Child Support

Whether you are a divorced parent or a never married parent of a minor child, your child has a legal right to receive child support from both parents. Under Illinois law, the non-custodial parent is required to pay child support to the custodial parent. The Illinois Marriage and Dissolution of Marriage Act provides guidelines to calculate support obligations as follows:

  • one child: 20% of net income
  • two children: 28% of net income
  • three children: 32% of net income
  • four children: 40% of net income
  • five children: 45% of net income
  • six or more children: 50% of net income

Although the above percentages are guidelines, the Judge will only deviate from these guidelines in rare cases. Child support is ALWAYS modifiable. A child support order entered at the time of the divorce is, almost definitely, going to be revised every couple of years as the needs of the children change and as the income of the non custodial parent fluctuates.

Child support is not only the provision of funds for food and clothing. Child support is intended to provide funds for those things plus housing, transportation, activities, medical care, etc. In addition, to child support, the non-custodial parent is often required to contribute additional funds for daycare, extracurricular activities, private school expenses and medical expenses not covered by insurance.

A common misconception is that child support will not be paid if the parties are awarded joint custody of the children. This is simply not true. As a general statement, in cases where joint custody is appropriate, one party will be designated as the residential parent. As such, the child's legal address will be the same as the residential parent. The other parent will be required to pay child support to the residential parent. The right to child support belongs to the child, and neither the parents nor the Court has the authority to waive that right.

Child support is yet another area where needs grow and change. Child support is often the subject of post decree litigation since the children are entitled to an increase in support as the parent's income increases. Conversely, if a parent's income decreases, a decrease in child support may be appropriate.

Child support is not includible in the income of the receiving spouse, nor deductible from the income of the payor. However, when alimony and child support are being paid, it is possible to make the entire amount income to the receiving spouse and deductible for the payor. This is called unallocated family support and there are strict IRS regulations governing its use. However, when unallocated support is properly calculated it can result in more money for both spouses. At Isabel M. Millard, PC, we always consider every alternative to traditional child support and work closely with our clients to create support arrangements that afford each spouse the maximum benefit possible.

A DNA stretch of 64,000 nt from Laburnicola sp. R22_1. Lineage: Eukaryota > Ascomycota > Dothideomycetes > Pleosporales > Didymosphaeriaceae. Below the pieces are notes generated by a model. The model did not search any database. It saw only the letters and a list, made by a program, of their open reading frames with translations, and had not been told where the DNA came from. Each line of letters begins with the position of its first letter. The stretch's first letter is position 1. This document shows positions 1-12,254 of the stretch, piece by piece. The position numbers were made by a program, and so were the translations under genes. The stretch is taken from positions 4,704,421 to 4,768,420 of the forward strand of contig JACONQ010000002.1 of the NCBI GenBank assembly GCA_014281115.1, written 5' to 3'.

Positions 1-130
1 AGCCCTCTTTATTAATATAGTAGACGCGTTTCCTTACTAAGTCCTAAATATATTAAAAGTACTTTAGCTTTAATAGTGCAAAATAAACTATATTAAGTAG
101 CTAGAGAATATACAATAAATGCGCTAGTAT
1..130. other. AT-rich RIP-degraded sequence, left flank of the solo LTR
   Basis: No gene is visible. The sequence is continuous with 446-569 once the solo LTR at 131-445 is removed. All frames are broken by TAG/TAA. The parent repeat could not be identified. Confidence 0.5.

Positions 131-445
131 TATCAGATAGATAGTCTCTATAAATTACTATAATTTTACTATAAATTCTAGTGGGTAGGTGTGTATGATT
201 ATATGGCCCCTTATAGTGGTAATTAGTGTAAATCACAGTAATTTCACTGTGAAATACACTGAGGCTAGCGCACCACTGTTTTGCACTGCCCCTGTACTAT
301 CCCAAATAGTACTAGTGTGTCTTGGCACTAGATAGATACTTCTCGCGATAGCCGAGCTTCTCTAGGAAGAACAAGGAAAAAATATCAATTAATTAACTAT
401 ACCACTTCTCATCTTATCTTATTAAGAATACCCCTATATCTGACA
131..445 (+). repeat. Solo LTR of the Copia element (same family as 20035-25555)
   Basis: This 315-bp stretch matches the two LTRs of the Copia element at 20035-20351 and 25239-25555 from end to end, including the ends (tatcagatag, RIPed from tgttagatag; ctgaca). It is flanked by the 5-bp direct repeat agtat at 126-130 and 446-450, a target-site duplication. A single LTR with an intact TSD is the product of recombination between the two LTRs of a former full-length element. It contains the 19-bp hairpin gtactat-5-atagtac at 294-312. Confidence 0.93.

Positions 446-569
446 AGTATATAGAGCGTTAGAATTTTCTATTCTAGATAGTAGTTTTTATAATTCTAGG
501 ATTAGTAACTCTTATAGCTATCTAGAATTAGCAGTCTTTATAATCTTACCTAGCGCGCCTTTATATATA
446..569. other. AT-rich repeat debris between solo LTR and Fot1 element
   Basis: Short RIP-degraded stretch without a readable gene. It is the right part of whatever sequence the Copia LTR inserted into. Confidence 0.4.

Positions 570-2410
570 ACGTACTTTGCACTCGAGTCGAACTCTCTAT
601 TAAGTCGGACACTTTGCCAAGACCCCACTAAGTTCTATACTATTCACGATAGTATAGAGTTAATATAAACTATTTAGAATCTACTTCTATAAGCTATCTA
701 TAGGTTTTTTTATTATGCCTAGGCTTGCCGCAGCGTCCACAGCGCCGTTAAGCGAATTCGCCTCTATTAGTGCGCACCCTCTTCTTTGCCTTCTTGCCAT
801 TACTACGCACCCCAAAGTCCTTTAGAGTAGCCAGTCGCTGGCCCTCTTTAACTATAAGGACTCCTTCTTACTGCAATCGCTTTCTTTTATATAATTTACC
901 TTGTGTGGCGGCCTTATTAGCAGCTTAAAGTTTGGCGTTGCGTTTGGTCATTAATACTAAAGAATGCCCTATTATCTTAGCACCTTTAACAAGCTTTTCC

A comparison of: Child support plus alimony
and Unallocated family support.

The assumptions underlying this example are as follows:

  • Husband earns $ 100,000 per year and is not self-employed.
  • Wife is a full-time homemaker and does not earn any outside income.
  • 3 children, all under age 17, all residing with the Wife.
  • Wife deducts $ 10,000 in mortgage interest and $ 4,000 in property tax payments each year.
  • Husband has no mortgage interest or property tax deductions. (If Husband does have
    similar deductions, it will only improve his cash flow).
  • Statutory child support is 32% of the Husband's net income: $ 21,869/year or $ 1,822/month. These payments are nondeductible by Husband and not includible in Wife's income.
  • Maintenance is $ 7,000/year or $ 583/month. These payments are entirely deductible by Husband and entirely includible in Wife's income.

    *Unallocated support is $ 40,000/year or $ 3,333/month. These payments are entirely deductible by Husband entirely includible in Wife's income.

    *How can Husband possibly afford to pay $ 3,333/month!? He increases his exemptions. Call us to discuss unallocated support in detail.

  Child support
...($ 1,822/mo.)
+ Maintenance
...($ 583/mo.)
Unallocated Family
Support ($ 3,333/mo.)
Husband's after-tax cash $ 3,482/mo. $ 3,483/mo.
Wife's after-tax cash $ 2,406/mo. $ 3,146/mo.
Husband's % share of income 59% 52%
Wife's % share of income 41% 48%
Husband's marginal tax rate 33% 30%
Wife's marginal tax rate 12.7% 17.6%
Husband's total taxes paid $29,349 $18,921
Wife's total taxes paid $ 0 $ 2,246

Net results of using unallocated family support:

No change in Husband's after-tax cash each month
Wife and children have $ 740 MORE after-tax cash each month
Husband's marginal tax rate is reduced 3% and Wife's marginal tax rate is reduced 5%
Combined, Husband and Wife save $ 8,182 in taxes.

Contact us at Isabel M. Millard, PC to discuss support obligations in greater detail.

 

 

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Isabel M. Millard, PC
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Elmhurst, Illinois 60126
Phone: 630-279-2229
Fax: 630-279-2252
imm@illinois-collaborative-law.com


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